Flexible prices proposed to encourage renewables consumption. Why Sweden is winning at climate change, and could the tide be turning to make this renewable energy viable? This and more, in this week’s ten biggest climate innovation stories.
Sweden leads EU’s climate change fight
Sweden is leading the fight against climate change with the greatest commitment and action to fulfilling the Paris Agreement, according to the EU Climate Leader Board ranking.
NGO network Carbon Market Watch and NGO Transport & Environment released the “EU Climate Leader Board” ranking this week to coincide with negotiations over the EU’s legislation on climate action.
The ranking reflects how seriously nations take the Paris agreement and comprises five Paris-related goals contained in a European Commission proposal, including moves to close loopholes on land use and emissions trading, governance, and climate ambition.
Sweden is the only country rated excellent, with Germany and France the only countries rated moderate. The remaining 25 countries are rated insufficient, poor or very poor. EU Member States are currently negotiating the legislation which covers 60 per cent of the EU’s greenhouse gas emissions.
Climate Leaders Board Board
-Sweden, Germany, France Top at Delivering on Paris Agreement
-Poland Pushing Hardest In Opposite Direction pic.twitter.com/cq2ZcETUz5
— Assaad Razzouk (@AssaadRazzouk) April 2, 2017
New EU rules aim to make power cheaper when the sun shines
Utilities in the European Union may have to offer more flexible prices from 2020 to encourage consumers to use more electricity when supplies are abundant and cheap, according to proposed new rules. Most European utilities sell at fixed prices, regardless of price swings on wholesale markets, which makes sense when most power comes from coal and nuclear plants that are always on. More flexible price structures would be responsive to the ebbs and flows of renewables and would help align consumer behaviour.
— Geert De Clercq (@gvdeclercq) March 31, 2017
Northern Irish energy storage cave project secures €90m grant
A project that plans to use renewable energy to compress and store air in naturally occurring salt caverns deep underground has won a €90m EU grant. Once compressed, the air could then be released to power generators, providing up to 330MW for periods of between six and eight hours.
Energy Storage innovation? EU grant for Gaelectric cave compressed air project at Islandmagee https://t.co/xCN7oV8Q2J
— James Joule (Energy) (@armjbond) April 4, 2017
Renewables cut Europe’s carbon emissions by 10 per cent in 2015, says EEA
Increasing wind and solar use meant Europe’s greenhouse gas emissions fell about 10 per cent in 2015. Renewables use rose to 16.7 per cent of Europe’s total energy use.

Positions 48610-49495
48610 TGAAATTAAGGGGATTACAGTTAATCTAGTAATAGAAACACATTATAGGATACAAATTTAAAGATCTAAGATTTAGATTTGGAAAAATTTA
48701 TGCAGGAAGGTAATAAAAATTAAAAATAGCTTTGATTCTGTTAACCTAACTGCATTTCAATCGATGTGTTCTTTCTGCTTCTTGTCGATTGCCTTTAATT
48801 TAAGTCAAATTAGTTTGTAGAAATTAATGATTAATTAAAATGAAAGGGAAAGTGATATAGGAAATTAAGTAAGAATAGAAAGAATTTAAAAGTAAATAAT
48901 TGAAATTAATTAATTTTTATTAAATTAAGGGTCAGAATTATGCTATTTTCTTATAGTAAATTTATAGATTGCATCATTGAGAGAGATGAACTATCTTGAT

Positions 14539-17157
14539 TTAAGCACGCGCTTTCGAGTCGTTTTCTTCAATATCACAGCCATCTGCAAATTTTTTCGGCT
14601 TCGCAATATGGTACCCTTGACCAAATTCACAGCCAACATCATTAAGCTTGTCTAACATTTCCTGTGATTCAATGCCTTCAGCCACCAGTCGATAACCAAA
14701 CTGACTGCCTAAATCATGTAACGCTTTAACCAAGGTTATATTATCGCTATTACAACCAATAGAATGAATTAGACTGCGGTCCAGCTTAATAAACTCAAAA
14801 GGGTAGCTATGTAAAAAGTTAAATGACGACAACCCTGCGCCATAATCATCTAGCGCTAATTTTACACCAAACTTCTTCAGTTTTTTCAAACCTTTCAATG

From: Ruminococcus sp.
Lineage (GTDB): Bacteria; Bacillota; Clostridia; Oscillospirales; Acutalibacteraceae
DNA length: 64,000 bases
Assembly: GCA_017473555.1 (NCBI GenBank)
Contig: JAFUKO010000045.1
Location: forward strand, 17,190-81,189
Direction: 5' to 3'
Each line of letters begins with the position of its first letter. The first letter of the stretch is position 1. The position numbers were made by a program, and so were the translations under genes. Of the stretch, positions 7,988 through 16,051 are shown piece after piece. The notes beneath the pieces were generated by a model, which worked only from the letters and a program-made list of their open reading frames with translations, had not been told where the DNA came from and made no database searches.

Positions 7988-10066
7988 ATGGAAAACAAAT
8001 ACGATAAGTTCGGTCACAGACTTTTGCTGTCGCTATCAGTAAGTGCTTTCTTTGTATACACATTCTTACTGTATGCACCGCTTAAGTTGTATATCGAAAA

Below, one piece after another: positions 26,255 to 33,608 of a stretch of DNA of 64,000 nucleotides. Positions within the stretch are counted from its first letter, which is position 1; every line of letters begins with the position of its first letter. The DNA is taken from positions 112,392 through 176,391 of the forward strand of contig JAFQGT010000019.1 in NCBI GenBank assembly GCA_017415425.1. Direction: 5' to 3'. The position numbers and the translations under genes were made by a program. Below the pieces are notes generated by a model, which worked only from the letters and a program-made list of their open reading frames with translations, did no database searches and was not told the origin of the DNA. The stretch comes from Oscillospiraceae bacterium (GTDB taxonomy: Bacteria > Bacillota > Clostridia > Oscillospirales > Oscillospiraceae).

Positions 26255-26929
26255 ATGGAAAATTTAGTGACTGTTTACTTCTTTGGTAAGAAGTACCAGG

UK emissions fall 10% in 2 years. Global renewables sector enjoys record deployment in 2016. Some good news, folks. https://t.co/PDVWixFBJE
— James Murray (@James_BG) March 30, 2017
Paris and London mayors announce scheme to gauge car emissions
The mayors said a scoring system would identify real-life emissions from cars, providing consumers with more accurate information. The scheme will rely on road and “real world” testing and allocate car models a score based on the air pollutants emitted.
— Anne Hidalgo (@Anne_Hidalgo) March 29, 2017
European Investment Bank & BPER provide €50 million for Italian energy efficiency projects
The banks committed €50 million for energy efficiency projects in Italy, for implementation by businesses of all sizes. It is the first project in Italy to receive assistance from the EU’s Private Finance For Energy Efficiency (PF4EE) instrument.
— EU Climate Action (@EUClimateAction) April 3, 2017
Tidal turbine maker bids for government contracts to generate electricity
British tidal power company Atlantis Resources Ltd is one of a number of companies vying for around €250 million of government contracts to generate electricity. Atlantis is bidding to build power turbines under the sea in Scotland and is looking to show that tidal power is now commercially viable.
— Frank Lusk (@Frankie78209) April 3, 2017
Airline food and why so much of it ends up in landfill
Airlines generated 5.2m tonnes of waste in 2016, most of which went to landfill or incineration – and it cost them almost €400 million. Setting a better example is Madrid’s Barajas airport, aiming to recover 80 per cent of cabin rubbish. Barajas airport is looking to encourage separation, low-packaging meals, reusable cutlery, and data-led solutions to anticipate meal preferences.
The ridiculous story of airline food and why so much ends up in landfill https://t.co/Xxhdt8SAXI
— Guardian Business (@BusinessDesk) April 1, 2017
London gets giant coffee cups to recycle five million small ones
London’s financial district is using giant coffee cup shaped bins to persuade drinkers to recycle. Only 1 per cent of coffee cups are recycled, with 5 million going to landfill or incineration.
— Elizabeth Walters (@Elizabeth_BCS) April 3, 2017
Huge leap forward at biotech business
Salmon will soon be fed using leftover protein from Scotland’s whisky fermentation process with a biotech firm close to completing its first such processing facility.
The whisky leftovers, a barley protein extract will replace food made from fish and brought from South America. By 2020, the first operating plant should produce enough protein to feed about 15 per cent of the Scotland’s farmed salmon.
— Kevin Scott (@KevinScottHT) April 3, 2017